Many work-from-home pet parents tell us they’re happier, less stressed, and are getting more exercise because of the constant company of their pet.
An added benefit of being around our pets all day is that we’re noticing potential symptoms of illness or injury at earlier stages and are scheduling important veterinary care on a regular basis.
On the other hand, pets who incessantly beg for our attention can distract us from our work. Like this:
Cats on the Keyboard
You’ve probably been on a Zoom call where someone’s cat (perhaps your cat) stuck its nose into the camera, meandered across the keyboard, jostled the device, or disconnected the call.
Cats love the warmth of a computer and they can’t resist the enticing movement they see on the screen. Plus, they like being the center of attention. When they sprawl across your keyboard and you “reward” them by petting them or talking to them, they think, “This is a great place to be. I’ll just stay here!”
This attention-seeking behavior is not conducive to meeting work deadlines. Instead of reinforcing the behavior, train your cat to break the habit by setting up a comfortable, warm deskside bed or by placing a cat blanket on a cleared-off shelf or windowsill. Reward your cat with attention and praise when it settles there.
Purposeful Playtime for Cats
Make sure you give your kitty plenty of love and attention when you’re away from the keyboard. Cats need mental challenges and purposeful playtime.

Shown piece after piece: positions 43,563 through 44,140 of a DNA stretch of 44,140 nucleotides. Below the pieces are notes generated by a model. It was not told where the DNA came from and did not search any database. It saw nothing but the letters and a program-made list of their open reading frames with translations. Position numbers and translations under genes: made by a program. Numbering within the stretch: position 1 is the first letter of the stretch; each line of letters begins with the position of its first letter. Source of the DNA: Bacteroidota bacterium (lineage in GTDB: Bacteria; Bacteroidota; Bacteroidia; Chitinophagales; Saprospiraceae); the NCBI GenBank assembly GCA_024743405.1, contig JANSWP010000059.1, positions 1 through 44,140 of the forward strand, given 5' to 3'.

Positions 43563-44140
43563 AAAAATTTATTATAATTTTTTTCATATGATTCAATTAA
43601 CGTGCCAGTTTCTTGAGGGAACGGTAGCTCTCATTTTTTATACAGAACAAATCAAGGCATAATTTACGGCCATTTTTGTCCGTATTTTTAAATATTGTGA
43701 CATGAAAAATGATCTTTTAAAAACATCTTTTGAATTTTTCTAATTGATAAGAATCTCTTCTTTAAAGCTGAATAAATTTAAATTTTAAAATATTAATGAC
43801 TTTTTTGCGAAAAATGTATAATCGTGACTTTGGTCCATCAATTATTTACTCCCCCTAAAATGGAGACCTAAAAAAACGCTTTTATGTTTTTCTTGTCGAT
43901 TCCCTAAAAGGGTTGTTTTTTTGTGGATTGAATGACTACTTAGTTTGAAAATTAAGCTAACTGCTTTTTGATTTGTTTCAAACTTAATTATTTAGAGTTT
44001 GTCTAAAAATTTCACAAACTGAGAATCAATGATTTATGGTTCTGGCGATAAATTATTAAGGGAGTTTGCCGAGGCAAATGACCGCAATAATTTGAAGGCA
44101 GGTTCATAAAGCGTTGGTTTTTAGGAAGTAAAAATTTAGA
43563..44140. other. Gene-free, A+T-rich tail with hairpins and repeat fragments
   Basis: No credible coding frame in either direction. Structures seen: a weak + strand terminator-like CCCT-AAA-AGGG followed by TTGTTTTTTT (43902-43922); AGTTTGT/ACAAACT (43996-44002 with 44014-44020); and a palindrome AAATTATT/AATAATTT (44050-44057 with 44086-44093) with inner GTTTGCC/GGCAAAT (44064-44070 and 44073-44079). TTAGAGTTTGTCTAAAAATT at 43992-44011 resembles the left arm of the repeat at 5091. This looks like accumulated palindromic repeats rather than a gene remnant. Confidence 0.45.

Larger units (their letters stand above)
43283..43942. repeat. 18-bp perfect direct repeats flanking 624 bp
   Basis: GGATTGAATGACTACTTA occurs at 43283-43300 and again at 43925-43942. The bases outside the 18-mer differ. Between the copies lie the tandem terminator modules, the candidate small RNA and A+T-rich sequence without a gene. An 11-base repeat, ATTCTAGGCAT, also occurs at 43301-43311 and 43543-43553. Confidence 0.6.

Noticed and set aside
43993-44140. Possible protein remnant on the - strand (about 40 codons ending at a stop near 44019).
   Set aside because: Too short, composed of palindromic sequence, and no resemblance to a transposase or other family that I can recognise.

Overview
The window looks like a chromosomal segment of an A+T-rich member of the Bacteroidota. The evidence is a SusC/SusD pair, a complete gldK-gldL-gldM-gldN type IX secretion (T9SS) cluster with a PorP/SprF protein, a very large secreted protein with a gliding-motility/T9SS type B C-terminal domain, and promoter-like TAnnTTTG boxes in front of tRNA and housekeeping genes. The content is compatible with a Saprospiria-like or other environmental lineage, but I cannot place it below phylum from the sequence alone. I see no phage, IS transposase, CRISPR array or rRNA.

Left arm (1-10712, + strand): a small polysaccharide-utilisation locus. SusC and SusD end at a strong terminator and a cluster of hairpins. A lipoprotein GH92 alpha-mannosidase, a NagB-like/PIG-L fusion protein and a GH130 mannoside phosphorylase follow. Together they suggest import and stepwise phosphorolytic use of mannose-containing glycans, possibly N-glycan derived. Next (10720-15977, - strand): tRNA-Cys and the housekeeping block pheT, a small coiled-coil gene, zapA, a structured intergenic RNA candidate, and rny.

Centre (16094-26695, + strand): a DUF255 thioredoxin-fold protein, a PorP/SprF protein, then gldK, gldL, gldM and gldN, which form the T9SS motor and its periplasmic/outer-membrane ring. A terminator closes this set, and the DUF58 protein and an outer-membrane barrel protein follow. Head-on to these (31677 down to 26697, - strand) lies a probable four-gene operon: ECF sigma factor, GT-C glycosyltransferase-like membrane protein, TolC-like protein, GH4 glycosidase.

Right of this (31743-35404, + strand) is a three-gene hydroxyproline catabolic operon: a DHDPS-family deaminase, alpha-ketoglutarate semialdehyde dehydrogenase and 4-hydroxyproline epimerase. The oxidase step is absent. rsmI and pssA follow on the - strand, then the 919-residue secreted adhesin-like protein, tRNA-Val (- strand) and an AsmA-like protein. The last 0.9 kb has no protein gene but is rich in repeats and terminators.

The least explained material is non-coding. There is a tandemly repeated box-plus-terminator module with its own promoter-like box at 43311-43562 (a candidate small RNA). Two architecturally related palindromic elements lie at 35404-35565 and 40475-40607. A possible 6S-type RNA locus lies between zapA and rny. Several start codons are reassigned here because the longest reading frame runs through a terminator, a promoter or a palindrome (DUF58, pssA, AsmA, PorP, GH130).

Schedule two or three 10-minute play sessions each day. The first one should take place before you start work.
This will tire kitty out a bit and will prepare them for naptime in their deskside bed. During each playtime, actively engage with your cat, rotating toys every few minutes.
Dogs aren’t as keen on keyboards as cats are, but when they get stir-crazy, dogs can bark incessantly, chew things you don’t want them to touch, and generally destroy things.
They, too, need lots of mental and physical exercise. Try these 6 brain games to keep your dog’s mind healthy.
Pre-Workday Quality Time
Before you begin your workday (and again, later in the day), take your dog for a walk. Walks help keep their muscles strong, their joints limber, and their brains sharp. They’re good for you, too!
Prior to starting work, take 20 minutes to play scent games, puzzle games, hide-and-seek, and other interactive games.
Time spent together will deepen your bond and will tire your pup out, which helps deter negative attention-seeking behaviors such as whining and barking.
When you’re on a video or phone call, keep your dog busy and distracted by giving them their favorite toy or a frozen treat.
Create a consistent routine by setting up a space for your dog that’s independent of your workspace. It might be a crate or a gated area in your home. It should be comfortable and your dog should feel safe and relaxed there. Give your dog toys and treat puzzles to keep them engaged on their own.
Reward Appropriate “Office” Behavior
The most important thing to remember when working at home with pets is not to reward attention-seeking behavior. When they commandeer the keyboard or whine, paw, or nudge you, don’t talk to them or pet them. When you respond to these behaviors, it signals your pet that they will always get your attention by doing these things.
Don’t punish or scold your pet for these behaviors, either. Instead, thoughtfully provide your furry friend with activities that will keep them occupied and content. Reward them with a treat when they exhibit appropriate office behavior.
Read Part 2 in This Series
7 Steps to Prepare Your Pet for the End of Working from Home